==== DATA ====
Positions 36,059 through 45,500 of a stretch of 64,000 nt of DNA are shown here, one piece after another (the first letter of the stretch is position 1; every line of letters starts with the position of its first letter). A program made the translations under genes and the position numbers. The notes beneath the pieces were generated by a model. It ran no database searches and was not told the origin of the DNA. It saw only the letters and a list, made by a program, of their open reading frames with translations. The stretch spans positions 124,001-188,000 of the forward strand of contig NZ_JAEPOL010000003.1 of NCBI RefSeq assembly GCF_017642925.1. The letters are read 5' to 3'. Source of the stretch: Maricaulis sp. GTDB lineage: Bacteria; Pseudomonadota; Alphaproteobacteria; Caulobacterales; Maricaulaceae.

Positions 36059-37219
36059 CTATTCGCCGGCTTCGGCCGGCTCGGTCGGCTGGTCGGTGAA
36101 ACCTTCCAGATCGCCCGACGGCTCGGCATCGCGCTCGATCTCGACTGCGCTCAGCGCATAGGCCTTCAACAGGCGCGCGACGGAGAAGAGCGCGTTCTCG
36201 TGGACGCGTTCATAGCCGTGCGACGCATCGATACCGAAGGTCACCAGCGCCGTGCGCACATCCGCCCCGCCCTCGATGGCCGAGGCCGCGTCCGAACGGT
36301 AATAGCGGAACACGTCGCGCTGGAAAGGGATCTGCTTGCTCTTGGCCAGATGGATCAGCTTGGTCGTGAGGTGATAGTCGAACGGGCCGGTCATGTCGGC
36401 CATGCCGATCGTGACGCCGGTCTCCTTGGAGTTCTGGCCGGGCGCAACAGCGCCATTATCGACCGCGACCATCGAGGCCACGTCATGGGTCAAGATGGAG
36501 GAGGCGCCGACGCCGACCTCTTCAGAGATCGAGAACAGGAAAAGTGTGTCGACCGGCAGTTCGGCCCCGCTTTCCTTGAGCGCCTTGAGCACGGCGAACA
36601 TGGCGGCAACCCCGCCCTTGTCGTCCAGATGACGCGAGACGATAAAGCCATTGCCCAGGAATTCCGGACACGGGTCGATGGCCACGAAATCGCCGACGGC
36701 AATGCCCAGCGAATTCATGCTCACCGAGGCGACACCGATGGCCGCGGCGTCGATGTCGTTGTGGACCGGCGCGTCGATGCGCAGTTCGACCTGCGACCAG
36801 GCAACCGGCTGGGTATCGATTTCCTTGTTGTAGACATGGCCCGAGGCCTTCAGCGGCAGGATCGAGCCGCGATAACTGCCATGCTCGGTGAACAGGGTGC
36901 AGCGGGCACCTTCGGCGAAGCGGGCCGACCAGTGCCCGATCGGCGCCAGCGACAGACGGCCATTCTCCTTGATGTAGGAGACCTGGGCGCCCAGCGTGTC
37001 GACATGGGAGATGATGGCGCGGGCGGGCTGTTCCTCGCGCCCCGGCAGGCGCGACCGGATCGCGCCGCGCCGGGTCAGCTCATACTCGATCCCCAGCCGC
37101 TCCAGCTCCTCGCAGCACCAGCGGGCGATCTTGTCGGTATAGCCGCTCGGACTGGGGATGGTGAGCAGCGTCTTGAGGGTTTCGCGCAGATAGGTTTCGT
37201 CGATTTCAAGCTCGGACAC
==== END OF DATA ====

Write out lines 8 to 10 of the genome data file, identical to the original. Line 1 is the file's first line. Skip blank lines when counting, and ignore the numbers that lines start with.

36501 GAGGCGCCGACGCCGACCTCTTCAGAGATCGAGAACAGGAAAAGTGTGTCGACCGGCAGTTCGGCCCCGCTTTCCTTGAGCGCCTTGAGCACGGCGAACA
36601 TGGCGGCAACCCCGCCCTTGTCGTCCAGATGACGCGAGACGATAAAGCCATTGCCCAGGAATTCCGGACACGGGTCGATGGCCACGAAATCGCCGACGGC
36701 AATGCCCAGCGAATTCATGCTCACCGAGGCGACACCGATGGCCGCGGCGTCGATGTCGTTGTGGACCGGCGCGTCGATGCGCAGTTCGACCTGCGACCAG